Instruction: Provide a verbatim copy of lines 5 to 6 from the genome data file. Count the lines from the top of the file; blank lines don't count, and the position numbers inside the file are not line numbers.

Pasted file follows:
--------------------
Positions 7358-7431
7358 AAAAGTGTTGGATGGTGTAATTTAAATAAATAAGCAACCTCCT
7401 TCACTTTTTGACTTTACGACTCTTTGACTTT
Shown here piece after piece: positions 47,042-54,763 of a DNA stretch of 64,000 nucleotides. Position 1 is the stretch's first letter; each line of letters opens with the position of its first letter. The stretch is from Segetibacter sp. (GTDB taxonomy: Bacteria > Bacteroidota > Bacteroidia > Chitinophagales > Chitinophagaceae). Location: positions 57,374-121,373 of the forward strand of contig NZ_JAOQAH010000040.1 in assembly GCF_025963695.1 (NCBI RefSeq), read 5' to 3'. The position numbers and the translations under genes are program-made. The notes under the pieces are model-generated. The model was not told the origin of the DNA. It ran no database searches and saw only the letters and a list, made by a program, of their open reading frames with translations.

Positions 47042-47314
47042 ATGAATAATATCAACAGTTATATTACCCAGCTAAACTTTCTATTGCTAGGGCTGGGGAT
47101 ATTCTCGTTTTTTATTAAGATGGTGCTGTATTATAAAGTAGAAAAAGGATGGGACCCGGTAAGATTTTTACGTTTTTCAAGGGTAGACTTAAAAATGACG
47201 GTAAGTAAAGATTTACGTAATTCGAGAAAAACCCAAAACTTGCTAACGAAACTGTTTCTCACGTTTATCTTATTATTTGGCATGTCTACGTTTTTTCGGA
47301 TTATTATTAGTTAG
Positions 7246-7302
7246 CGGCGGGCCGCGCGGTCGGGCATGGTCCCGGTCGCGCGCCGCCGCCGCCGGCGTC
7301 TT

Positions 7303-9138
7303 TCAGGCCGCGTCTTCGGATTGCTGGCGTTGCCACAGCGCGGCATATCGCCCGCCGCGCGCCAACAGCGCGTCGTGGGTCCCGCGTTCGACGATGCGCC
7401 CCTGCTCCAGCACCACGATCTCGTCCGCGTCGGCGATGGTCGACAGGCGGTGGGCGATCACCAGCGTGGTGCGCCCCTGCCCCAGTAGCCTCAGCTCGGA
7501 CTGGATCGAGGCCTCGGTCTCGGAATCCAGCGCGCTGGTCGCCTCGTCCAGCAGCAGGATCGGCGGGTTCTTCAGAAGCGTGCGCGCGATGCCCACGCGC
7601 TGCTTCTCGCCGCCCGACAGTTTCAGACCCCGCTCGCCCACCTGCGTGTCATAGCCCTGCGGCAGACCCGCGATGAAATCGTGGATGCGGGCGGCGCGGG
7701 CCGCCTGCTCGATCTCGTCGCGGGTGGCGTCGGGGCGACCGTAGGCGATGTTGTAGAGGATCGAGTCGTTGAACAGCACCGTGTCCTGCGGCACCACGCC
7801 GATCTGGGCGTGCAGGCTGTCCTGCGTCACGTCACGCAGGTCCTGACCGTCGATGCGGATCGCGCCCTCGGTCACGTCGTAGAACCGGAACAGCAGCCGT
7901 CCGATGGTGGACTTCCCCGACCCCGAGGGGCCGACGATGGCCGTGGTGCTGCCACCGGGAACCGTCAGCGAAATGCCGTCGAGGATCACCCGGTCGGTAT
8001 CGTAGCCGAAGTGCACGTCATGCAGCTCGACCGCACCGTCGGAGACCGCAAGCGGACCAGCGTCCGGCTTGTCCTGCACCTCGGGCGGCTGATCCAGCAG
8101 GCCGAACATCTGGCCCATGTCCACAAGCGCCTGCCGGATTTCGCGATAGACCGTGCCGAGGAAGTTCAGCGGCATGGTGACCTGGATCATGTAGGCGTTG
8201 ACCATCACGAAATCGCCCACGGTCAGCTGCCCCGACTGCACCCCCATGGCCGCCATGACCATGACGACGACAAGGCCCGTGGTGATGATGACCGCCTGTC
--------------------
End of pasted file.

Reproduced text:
Positions 47042-47314
47042 ATGAATAATATCAACAGTTATATTACCCAGCTAAACTTTCTATTGCTAGGGCTGGGGAT